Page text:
Mouse and Muse: Trevor’s Website
Trevor is a writer of… poetry for children and adults, short stories, a novel, books of local interest, education resources.
Latest book: ‘Son of the Secret Gardener’, the story of his grandfather, gardener to Frances Hodgson Burnett, and of his father’s time working in some of the gardens of great houses, about which he kept fascinating detailed diaries..
He regularly performs and collaborates with Dez Allenby and Frances Kelly as ‘Three Voices’. at The Ropewalk in Barton-upon-Humber.
Why Mouse and Muse?
The Mouse and Muse site is a bit like a virtual cupboard – but one which I can keep tidier than most real cupboards. I’m using it to store information about my writing and other work as well as taking the opportunity to keep a blog, when I feel like it. ‘The Mouse and the Muse’ was the title of a book I wrote many years ago to explore the creative use of computer technology in the teaching of English. It seems a neat way to combine the technical with the imaginative, so I’ve hung on to it.
Get in touch today
Some reflections on books and writing as well as some interesting people and places.
This replaces the ‘Mouse and Muse too’ blog and starts afresh!
Latest writing projects: a video story and a new version of an old favourite.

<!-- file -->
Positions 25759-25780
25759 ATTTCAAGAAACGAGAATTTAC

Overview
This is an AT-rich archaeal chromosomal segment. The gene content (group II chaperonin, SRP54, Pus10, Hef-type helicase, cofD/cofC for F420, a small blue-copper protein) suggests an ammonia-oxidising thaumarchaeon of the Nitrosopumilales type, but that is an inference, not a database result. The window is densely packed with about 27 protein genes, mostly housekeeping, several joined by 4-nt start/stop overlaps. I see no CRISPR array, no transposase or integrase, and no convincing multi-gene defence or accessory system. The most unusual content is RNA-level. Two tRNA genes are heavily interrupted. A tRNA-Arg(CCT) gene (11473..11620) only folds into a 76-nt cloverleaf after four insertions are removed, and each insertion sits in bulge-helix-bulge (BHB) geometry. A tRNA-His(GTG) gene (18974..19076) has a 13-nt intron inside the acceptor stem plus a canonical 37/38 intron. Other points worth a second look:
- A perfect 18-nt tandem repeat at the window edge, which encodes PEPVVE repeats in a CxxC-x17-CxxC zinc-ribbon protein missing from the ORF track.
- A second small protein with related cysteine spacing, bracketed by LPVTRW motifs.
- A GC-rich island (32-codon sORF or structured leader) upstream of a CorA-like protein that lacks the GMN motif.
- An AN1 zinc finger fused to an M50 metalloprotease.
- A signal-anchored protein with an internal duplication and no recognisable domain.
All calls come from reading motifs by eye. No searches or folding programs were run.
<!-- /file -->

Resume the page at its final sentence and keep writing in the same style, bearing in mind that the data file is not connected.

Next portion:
This shows how a microclimate can be created in which these beauties not only survive and grow, but flourish.
The 12th Annual Wheelbarrow Weekend just went by. My entry doesn't much like a barrow but it is one - or, at least, the remains of one. After the bottom rusted away all I was left with was a skeleton - and here he is with a few lotions and potions to tempt you. Oil of...
I was about to use the term 'picaresque' to describe these books but when I looked up the meaning just to be sure, it was defined as roguish or, at the very least, impish. I thought it meant a narrative which describes incidents in someone's life rather than a story...
The tales of Odin, Thor, Loki and all are as weird as you would expect. Though no weirder than the Greek myths with which we are much more familiar.
Two Jonathan Coe novels with familiar tropes but different feel.